Sunday, September 13, 2009

The US takes the diplomatic road

Yesterday Guam Diary's 'US DPRK breaks the ice'. Yet the Obama administration's breaking ground on North Korea [DPRK or the Democratic People's Republic of Korea] has got lost in the media shuffle, going greatly under reported. Today's it signals a willingness to sit down to discussions with the Islamic Republic of Iran breaks out in large and occasionally banner headlines, which momentarily burying in the back pages news of a new initiative in talks with the DPRK.
The grand market place that the United Nations becomes every September when the leaders of its members take to the podium, and cross paths in VIP lounges or ranking diplomats run into one another or talk in shaded alcoves or share drinks, will tell of the direction the talks will take.
It is reasonable to point out that any items on announced agendas or press releases or stories in the press, are starting points, for the long weeks or even months of sharp horse trading, in order to arrive at agreed upon outcomes.
Yet, the DPRK and Iran are part of a larger diplomatic thrust that the Obama state department has launched. The influential US press bruit stories of a breakthrough with Castro's Cuba, where New Mexico's governor and old Clinton administration trouble shooter, Bill Richardson turned up a few weeks ago. [See, Guam Diary's 'the peripatetic Bill Richardson] Rumours abound that Mr. Richardson might be Washington's first ambassador to Havana should restoration of normal diplomatic channels take place. Nonetheless, rumours are simply bits and snippets of gossip which usually have little substance.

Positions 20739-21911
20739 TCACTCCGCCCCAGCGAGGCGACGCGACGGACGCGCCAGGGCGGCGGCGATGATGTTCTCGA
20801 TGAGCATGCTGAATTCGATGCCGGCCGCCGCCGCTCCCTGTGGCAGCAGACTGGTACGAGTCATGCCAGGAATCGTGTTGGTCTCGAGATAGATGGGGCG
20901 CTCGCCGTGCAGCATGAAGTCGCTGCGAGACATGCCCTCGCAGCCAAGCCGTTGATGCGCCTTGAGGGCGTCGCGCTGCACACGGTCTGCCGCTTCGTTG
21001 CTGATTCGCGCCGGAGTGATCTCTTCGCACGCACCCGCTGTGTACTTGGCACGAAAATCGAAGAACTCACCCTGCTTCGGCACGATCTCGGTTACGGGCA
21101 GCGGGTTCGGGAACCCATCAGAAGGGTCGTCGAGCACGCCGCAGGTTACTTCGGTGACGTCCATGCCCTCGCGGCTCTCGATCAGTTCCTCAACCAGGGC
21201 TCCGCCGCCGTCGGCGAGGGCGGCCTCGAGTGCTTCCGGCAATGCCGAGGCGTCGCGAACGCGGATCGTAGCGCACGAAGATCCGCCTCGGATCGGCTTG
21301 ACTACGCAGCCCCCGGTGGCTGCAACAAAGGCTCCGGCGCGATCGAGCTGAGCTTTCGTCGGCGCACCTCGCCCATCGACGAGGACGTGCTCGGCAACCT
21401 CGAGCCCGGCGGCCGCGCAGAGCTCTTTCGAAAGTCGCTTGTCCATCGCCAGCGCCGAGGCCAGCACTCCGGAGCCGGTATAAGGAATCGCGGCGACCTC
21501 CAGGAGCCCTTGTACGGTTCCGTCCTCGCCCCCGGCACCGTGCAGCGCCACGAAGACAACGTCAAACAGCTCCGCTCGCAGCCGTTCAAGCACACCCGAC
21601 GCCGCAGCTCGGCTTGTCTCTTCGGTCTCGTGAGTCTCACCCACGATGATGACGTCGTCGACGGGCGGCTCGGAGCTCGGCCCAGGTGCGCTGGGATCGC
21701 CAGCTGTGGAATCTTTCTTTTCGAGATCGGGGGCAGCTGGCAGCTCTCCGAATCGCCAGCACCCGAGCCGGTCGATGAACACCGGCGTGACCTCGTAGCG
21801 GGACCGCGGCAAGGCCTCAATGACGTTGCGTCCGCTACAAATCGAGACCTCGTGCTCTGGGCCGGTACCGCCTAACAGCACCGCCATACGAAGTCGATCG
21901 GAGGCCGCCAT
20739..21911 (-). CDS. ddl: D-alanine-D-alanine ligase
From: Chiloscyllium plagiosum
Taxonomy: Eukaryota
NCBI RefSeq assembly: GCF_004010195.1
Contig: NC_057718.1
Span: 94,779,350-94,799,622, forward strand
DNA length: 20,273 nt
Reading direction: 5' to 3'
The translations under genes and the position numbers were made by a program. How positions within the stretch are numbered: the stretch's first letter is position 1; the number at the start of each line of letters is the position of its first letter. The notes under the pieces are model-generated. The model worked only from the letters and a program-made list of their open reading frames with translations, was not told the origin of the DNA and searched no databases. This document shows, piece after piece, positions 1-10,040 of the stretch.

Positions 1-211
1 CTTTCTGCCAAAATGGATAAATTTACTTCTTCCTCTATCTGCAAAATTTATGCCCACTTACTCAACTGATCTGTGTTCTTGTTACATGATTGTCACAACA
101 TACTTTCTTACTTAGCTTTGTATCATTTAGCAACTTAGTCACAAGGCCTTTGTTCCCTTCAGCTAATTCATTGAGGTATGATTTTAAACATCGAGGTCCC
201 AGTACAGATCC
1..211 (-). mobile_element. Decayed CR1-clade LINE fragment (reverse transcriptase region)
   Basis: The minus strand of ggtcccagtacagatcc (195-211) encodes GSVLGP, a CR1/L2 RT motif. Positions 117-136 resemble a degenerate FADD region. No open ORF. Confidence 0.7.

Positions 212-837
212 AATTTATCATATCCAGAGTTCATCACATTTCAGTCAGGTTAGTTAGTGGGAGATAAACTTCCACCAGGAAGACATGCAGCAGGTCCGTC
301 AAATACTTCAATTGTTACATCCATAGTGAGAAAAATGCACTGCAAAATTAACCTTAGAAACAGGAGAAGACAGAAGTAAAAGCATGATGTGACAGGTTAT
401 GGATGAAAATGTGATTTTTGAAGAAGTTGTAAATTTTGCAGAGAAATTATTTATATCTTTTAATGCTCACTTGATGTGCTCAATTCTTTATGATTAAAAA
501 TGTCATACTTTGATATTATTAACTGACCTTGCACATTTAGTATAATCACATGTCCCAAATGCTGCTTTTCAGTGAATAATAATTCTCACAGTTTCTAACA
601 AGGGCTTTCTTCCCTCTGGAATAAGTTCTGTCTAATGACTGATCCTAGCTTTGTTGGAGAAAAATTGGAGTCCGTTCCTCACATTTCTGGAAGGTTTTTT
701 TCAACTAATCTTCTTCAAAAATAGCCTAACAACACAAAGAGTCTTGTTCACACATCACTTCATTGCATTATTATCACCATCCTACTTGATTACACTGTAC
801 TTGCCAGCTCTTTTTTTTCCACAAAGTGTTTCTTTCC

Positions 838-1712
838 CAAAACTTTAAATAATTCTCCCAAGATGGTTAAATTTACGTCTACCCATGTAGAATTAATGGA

On the Dafur front, president Obama [BHO] is forging ahead with crafting an agreement which would put a final chapter on a horrible onslaught against Sudan's nomadic Muslim population.
BHO's diplomatict offeinse has so far no echo in the NATO war in Aghanistan. Already powerful committees in the houses of Congress and in more senior military circles are having second thoughts of persecuting a war which suddenly reminds them of the fiasco that was Vietnam.
It is hoped that secretary of state Hillary Clinton who has a hawkish position on Afghanistan, is also exploring back channels with amenable Taliban elements, the better to wind down a draining war in Central Asia.
Little mention is made of Spanish and Portugese speaking America. Mme. Clinton has dragged her feet on the coup in Hondorus which stays afloat thanks to the Yankee economic and military dollar. Will she extend BHO's hand to smooth ruffled feathers in a vast continent with its oil reserves, mineral resources, and its growing sense of this continent's standing and power?
Africa poses a delicate problems. Furthermore, solutions are less easy to come by, owing to endemic corruption, immense health problems, drought, and general low level of development.
And finally, there the push by veteran negotiator George Mitchell, to untie the knots of the Israeli Palestine imbroglio. He has his work cut out for him: he has to contend with a feral Israel, an anemic Palestinian Authority, which suffers from the steel grip of more than 40 years of Israel
occupation. He has to somehow, way, shape or form, bring Hamas into the equation. He has his work cut out for him. The outcome is far from secure.

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